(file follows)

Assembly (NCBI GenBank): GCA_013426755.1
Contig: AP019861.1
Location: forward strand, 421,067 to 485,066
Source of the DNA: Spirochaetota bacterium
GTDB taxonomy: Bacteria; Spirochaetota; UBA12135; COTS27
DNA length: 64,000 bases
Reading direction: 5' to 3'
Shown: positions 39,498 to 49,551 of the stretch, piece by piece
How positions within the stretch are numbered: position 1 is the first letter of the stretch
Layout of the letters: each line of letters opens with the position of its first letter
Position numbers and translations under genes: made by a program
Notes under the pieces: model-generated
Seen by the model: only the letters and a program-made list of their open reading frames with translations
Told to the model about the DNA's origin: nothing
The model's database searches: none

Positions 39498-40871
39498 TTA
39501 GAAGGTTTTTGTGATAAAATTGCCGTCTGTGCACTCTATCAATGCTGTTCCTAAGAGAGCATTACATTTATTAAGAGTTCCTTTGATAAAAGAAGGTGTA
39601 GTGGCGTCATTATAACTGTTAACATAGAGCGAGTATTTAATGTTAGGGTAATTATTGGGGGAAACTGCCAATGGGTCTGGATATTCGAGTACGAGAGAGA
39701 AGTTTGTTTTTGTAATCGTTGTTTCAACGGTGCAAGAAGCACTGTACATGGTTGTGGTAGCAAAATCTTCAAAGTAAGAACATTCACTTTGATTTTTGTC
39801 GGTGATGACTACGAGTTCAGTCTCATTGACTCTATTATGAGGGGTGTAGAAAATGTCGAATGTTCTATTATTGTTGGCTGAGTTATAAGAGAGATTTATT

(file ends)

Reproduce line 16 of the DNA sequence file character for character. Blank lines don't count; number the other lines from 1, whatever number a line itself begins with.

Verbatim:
Positions 39498-40871